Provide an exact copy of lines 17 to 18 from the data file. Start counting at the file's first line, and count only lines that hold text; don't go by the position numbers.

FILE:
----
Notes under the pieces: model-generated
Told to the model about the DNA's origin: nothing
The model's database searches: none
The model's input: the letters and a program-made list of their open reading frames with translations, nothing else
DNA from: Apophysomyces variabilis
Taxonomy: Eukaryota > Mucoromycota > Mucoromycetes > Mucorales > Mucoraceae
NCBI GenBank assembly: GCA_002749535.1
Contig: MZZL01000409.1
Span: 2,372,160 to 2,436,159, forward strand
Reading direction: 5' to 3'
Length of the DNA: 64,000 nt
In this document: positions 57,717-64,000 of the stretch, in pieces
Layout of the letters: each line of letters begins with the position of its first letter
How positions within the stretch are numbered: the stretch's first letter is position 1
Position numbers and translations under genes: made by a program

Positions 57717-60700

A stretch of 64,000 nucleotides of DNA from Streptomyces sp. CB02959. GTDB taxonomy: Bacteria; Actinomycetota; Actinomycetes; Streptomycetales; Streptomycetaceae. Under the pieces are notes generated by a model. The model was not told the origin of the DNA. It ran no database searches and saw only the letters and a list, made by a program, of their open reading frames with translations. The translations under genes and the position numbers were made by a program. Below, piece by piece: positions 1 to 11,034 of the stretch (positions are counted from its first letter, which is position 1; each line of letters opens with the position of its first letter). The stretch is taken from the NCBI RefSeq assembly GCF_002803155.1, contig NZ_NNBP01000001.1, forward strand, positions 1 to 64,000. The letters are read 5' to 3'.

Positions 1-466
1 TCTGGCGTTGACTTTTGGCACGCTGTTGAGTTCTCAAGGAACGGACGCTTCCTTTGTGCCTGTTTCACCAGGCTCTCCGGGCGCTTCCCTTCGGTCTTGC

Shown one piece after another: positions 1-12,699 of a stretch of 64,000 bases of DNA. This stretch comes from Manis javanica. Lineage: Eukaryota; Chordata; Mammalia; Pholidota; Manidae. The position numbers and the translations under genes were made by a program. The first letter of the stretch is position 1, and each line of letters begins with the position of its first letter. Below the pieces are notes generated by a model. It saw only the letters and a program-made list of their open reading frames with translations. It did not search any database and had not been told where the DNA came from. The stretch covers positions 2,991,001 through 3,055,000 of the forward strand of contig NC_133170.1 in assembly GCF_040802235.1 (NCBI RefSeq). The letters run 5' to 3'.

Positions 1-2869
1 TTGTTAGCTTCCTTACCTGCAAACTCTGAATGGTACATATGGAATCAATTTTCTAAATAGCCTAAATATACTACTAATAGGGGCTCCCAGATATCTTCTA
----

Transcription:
A stretch of 64,000 nucleotides of DNA from Streptomyces sp. CB02959. GTDB taxonomy: Bacteria; Actinomycetota; Actinomycetes; Streptomycetales; Streptomycetaceae. Under the pieces are notes generated by a model. The model was not told the origin of the DNA. It ran no database searches and saw only the letters and a list, made by a program, of their open reading frames with translations. The translations under genes and the position numbers were made by a program. Below, piece by piece: positions 1 to 11,034 of the stretch (positions are counted from its first letter, which is position 1; each line of letters opens with the position of its first letter). The stretch is taken from the NCBI RefSeq assembly GCF_002803155.1, contig NZ_NNBP01000001.1, forward strand, positions 1 to 64,000. The letters are read 5' to 3'.

Positions 1-466